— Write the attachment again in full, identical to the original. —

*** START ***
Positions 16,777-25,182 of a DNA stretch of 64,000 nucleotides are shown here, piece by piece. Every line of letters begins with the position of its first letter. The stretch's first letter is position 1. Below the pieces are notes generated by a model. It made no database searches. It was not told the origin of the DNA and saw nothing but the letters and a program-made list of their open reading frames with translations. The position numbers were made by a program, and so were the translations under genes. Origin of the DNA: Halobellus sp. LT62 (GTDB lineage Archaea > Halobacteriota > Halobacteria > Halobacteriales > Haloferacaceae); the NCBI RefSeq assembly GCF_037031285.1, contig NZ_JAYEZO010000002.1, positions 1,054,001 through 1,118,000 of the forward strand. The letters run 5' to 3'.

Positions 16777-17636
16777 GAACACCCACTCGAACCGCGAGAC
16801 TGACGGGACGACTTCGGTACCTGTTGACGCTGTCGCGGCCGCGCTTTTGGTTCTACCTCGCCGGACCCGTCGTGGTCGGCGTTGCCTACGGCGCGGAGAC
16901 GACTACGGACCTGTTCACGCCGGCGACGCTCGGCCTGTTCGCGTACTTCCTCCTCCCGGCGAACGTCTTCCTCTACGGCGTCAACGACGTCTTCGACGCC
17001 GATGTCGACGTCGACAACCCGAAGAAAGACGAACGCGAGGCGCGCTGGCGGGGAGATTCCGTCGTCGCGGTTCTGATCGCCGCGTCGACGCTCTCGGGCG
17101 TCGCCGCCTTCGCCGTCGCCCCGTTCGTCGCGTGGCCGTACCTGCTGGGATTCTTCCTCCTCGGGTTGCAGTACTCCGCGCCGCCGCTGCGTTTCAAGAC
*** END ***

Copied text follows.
Positions 16,777-25,182 of a DNA stretch of 64,000 nucleotides are shown here, piece by piece. Every line of letters begins with the position of its first letter. The stretch's first letter is position 1. Below the pieces are notes generated by a model. It made no database searches. It was not told the origin of the DNA and saw nothing but the letters and a program-made list of their open reading frames with translations. The position numbers were made by a program, and so were the translations under genes. Origin of the DNA: Halobellus sp. LT62 (GTDB lineage Archaea > Halobacteriota > Halobacteria > Halobacteriales > Haloferacaceae); the NCBI RefSeq assembly GCF_037031285.1, contig NZ_JAYEZO010000002.1, positions 1,054,001 through 1,118,000 of the forward strand. The letters run 5' to 3'.

Positions 16777-17636
16777 GAACACCCACTCGAACCGCGAGAC
16801 TGACGGGACGACTTCGGTACCTGTTGACGCTGTCGCGGCCGCGCTTTTGGTTCTACCTCGCCGGACCCGTCGTGGTCGGCGTTGCCTACGGCGCGGAGAC
16901 GACTACGGACCTGTTCACGCCGGCGACGCTCGGCCTGTTCGCGTACTTCCTCCTCCCGGCGAACGTCTTCCTCTACGGCGTCAACGACGTCTTCGACGCC
17001 GATGTCGACGTCGACAACCCGAAGAAAGACGAACGCGAGGCGCGCTGGCGGGGAGATTCCGTCGTCGCGGTTCTGATCGCCGCGTCGACGCTCTCGGGCG
17101 TCGCCGCCTTCGCCGTCGCCCCGTTCGTCGCGTGGCCGTACCTGCTGGGATTCTTCCTCCTCGGGTTGCAGTACTCCGCGCCGCCGCTGCGTTTCAAGAC